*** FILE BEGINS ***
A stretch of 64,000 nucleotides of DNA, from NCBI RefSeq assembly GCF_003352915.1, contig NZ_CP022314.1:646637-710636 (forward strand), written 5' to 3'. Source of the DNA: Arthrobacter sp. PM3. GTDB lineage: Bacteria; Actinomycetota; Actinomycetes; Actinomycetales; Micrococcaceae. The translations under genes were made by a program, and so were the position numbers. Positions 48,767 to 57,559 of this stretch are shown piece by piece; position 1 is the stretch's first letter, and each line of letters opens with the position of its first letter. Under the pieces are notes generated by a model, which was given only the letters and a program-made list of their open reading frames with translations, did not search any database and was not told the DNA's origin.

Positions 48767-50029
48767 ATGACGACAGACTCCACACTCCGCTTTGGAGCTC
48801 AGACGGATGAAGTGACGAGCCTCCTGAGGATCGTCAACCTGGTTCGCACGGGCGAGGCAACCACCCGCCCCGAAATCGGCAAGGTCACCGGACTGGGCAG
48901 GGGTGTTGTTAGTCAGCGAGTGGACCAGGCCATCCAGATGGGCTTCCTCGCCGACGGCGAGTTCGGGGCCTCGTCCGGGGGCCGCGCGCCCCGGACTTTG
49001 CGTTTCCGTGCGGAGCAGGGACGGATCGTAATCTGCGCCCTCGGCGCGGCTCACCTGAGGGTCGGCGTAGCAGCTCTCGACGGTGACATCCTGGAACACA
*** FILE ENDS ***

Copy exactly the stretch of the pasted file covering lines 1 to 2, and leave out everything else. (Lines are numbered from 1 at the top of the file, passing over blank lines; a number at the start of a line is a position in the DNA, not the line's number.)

A stretch of 64,000 nucleotides of DNA, from NCBI RefSeq assembly GCF_003352915.1, contig NZ_CP022314.1:646637-710636 (forward strand), written 5' to 3'. Source of the DNA: Arthrobacter sp. PM3. GTDB lineage: Bacteria; Actinomycetota; Actinomycetes; Actinomycetales; Micrococcaceae. The translations under genes were made by a program, and so were the position numbers. Positions 48,767 to 57,559 of this stretch are shown piece by piece; position 1 is the stretch's first letter, and each line of letters opens with the position of its first letter. Under the pieces are notes generated by a model, which was given only the letters and a program-made list of their open reading frames with translations, did not search any database and was not told the DNA's origin.

Positions 48767-50029